mmmmmHannah Arendt 1941. Foto: Fred Stein

When did you meet Hannah Arendt?

When she held a laudatio for Karl Jaspers in 1958, when he received the Friedenspreis des Deutschen Buchhandels. My father had just died and she visited my mother. The second time I saw her was at the Auschwitz trial in Frankfurt. I was there with my school class – and she happened to be there too.

When did you begin to get interested in Hannah Arendt’s work?

In the 1970s, as the discussions about totalitarianism became more and more pressing. I was a leftist anti-communist and when I came to Germany in 1968, I was perplexed by the reluctance to compare communism with national socialism, which was rooted in German history.

Did your referring to Hannah Arendt’s “The Origins of Totalitarianism” lead to conflicts with your colleagues?

There was conflict from the outset, because when I was expelled from France in 1968, I was absolutely certain that, despite my revolutionary convictions, I would prefer to live in West Germany than in the GDR. I saw in France and the GDR bourgeois societies – that’s what we called them back then – that needed reform but not totalitarian systems.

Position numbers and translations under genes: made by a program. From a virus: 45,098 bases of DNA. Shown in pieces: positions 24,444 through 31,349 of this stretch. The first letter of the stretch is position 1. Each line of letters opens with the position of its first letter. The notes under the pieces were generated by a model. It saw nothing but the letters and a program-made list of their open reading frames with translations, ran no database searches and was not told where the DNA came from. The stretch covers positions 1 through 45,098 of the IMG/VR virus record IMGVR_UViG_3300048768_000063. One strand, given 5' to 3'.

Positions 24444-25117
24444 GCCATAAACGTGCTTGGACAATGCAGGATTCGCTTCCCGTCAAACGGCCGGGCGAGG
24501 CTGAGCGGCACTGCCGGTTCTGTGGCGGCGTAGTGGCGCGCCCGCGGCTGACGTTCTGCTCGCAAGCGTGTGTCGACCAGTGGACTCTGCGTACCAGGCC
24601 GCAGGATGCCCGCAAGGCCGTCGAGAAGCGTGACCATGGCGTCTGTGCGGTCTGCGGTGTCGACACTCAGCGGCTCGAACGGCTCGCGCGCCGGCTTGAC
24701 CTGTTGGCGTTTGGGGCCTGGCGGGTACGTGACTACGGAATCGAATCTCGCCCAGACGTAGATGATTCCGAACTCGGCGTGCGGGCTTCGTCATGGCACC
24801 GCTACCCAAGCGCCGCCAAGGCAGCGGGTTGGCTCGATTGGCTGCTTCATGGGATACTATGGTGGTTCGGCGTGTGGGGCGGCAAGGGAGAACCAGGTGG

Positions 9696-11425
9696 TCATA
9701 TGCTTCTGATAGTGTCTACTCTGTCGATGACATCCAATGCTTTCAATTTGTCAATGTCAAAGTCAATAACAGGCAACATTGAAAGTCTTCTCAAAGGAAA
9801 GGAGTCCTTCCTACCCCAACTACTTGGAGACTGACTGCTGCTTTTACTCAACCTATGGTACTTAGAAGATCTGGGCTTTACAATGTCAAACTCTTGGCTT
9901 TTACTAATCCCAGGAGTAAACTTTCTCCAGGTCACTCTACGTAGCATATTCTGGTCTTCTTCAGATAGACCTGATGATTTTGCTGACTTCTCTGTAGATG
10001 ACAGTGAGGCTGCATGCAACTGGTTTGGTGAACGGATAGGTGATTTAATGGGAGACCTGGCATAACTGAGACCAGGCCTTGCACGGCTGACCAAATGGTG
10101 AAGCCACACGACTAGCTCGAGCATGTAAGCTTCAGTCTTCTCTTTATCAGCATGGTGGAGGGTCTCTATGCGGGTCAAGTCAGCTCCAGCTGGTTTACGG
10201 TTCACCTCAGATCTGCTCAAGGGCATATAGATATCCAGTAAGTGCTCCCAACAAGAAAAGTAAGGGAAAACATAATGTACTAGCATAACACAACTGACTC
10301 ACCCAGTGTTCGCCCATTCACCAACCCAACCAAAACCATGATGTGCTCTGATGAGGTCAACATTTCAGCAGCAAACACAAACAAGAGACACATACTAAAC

What does Hannah Arendt’s still controversial book “Eichmann in Jerusalem” mean to you?

That the demonisation of the Nazis doesn’t help us in the long run. The most insane thing, that has to be understood is that the Nazis were “normal people”! Eichmann was a nobody who was only to achieve the status and commit the annihilation he did in a totalitarian, totally racist system.

But some of the claims that Hannah Arendt makes in “Eichmann in Jerusalem” don’t hold up historically. Take for example her complete condemnation of the Jewish councils…